Peer learning can be critical to student success. Alexander Astin engaged in a study of almost 20,000 students in the 1980s and concluded that, “The single most powerful source of influence on the undergraduate student’s academic and personal development is the peer group. In particular, we found that the amount of interaction among peers has far-reaching effects on nearly all areas of student learning and development.” (Astin, 1993, p. 7) If it is difficult to from and reform groups peer conversations, particularly in commuter schools where student persistence on campus is a challenge, don’t happen. This is also a serious barrier in online learning where the structure of most LMSes tends to silo student learning rather than bring them together. In order to enhance the learning of the individual, group tools also must facilitate spontaneous interaction and enhance the persistence and sharing of ideas and concepts.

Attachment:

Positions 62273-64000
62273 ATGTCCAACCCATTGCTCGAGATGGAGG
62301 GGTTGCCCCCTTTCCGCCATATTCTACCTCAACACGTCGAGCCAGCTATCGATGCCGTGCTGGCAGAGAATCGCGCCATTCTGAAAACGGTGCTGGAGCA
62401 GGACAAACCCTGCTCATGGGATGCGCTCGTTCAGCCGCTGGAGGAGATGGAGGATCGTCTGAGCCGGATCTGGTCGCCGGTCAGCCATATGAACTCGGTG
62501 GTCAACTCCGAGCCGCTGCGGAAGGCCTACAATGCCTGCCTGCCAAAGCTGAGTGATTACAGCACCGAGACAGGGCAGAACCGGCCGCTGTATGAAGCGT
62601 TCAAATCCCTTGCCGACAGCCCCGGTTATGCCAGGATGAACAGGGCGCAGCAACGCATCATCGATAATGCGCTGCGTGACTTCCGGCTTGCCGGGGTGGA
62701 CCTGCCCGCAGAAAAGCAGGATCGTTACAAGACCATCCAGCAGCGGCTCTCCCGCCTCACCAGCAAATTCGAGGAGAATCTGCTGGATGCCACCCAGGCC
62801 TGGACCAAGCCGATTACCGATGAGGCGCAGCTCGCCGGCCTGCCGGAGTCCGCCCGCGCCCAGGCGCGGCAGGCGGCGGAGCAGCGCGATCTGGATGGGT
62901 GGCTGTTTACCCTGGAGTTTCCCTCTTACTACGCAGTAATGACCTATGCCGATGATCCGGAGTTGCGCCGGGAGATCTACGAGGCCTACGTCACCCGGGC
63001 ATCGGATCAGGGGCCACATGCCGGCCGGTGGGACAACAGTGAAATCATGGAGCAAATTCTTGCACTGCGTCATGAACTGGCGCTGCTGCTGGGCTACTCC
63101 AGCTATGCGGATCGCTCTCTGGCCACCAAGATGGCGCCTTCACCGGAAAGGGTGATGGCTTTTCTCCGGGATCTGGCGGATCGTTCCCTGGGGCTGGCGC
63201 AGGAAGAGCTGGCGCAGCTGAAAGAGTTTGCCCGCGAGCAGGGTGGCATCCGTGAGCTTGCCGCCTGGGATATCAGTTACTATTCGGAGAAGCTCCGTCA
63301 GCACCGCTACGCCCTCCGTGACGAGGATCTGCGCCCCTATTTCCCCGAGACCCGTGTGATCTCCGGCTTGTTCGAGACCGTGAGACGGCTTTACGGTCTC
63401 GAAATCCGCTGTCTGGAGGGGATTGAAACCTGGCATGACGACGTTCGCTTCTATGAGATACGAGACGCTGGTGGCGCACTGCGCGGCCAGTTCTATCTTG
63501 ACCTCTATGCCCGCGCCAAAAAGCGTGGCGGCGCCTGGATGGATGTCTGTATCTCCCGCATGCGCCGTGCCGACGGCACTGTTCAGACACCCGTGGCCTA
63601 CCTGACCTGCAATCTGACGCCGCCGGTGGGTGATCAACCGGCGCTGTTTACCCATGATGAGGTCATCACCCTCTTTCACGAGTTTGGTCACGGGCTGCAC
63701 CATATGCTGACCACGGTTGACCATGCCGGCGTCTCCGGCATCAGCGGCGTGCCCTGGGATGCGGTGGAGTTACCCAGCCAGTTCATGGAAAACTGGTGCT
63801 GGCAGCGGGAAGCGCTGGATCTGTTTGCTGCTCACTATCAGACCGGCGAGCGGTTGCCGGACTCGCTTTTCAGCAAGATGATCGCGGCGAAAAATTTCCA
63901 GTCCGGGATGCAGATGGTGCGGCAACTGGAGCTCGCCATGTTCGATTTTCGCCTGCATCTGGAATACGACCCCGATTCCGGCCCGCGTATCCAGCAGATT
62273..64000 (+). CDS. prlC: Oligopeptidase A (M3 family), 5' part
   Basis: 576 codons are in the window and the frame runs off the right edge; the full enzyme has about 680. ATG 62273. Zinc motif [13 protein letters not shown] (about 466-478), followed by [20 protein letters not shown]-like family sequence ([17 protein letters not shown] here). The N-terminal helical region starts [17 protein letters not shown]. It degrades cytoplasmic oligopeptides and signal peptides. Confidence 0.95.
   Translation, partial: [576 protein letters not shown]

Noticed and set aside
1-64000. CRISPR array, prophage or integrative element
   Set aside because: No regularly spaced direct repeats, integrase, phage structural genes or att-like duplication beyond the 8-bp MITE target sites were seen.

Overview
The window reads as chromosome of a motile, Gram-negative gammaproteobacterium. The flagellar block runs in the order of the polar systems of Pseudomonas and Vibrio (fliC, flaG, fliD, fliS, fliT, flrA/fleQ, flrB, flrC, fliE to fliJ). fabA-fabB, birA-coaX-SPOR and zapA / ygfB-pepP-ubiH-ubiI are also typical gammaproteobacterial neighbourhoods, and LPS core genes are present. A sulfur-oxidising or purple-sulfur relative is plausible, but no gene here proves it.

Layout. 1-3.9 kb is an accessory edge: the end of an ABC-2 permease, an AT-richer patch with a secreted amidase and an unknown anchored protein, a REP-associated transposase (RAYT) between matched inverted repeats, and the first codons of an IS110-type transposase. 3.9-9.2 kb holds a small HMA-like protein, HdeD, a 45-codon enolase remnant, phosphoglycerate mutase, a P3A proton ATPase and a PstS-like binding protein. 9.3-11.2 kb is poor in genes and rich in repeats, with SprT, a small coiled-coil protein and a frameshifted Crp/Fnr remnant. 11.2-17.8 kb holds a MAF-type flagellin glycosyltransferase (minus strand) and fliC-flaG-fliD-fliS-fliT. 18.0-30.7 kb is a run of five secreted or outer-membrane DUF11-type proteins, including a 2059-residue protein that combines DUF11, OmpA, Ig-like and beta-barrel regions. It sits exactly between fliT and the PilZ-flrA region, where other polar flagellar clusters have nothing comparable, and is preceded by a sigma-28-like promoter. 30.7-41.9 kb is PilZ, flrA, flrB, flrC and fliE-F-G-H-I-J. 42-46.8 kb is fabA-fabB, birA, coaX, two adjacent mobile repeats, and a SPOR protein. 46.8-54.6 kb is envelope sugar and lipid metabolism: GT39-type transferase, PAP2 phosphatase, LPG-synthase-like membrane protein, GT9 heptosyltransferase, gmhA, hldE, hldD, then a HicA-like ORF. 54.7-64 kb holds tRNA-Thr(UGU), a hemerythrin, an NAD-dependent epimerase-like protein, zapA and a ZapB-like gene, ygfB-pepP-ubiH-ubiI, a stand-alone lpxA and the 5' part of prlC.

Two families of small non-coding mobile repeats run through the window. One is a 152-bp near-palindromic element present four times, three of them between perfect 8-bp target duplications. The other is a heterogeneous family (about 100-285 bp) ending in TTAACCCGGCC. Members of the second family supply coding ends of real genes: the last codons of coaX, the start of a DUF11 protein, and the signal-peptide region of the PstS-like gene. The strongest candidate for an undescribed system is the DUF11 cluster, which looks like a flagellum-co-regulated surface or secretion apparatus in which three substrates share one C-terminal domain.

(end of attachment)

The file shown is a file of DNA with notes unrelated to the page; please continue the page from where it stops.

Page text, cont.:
The Needs of Individual Learner

At the center of Laurillard’s model is the individual learner. Teachers and peers form important supporting networks for the individual’s learning but at the end of the day all teaching and learning must be tailored around the needs of the individual. Groups can form, teachers can teach, but in the end only individuals can learn.

Learner-Centric Tools

The learner has eight important roles to play in his or her learning journey. He or she must:

  • Be able to question and comment on concepts and processes introduced by teachers (2)
  • Be facilitated in being able to adapt their actions around making themselves better learners (6)
  • Have access to activities that enrich, enhance, and augment their intellectual growth (7)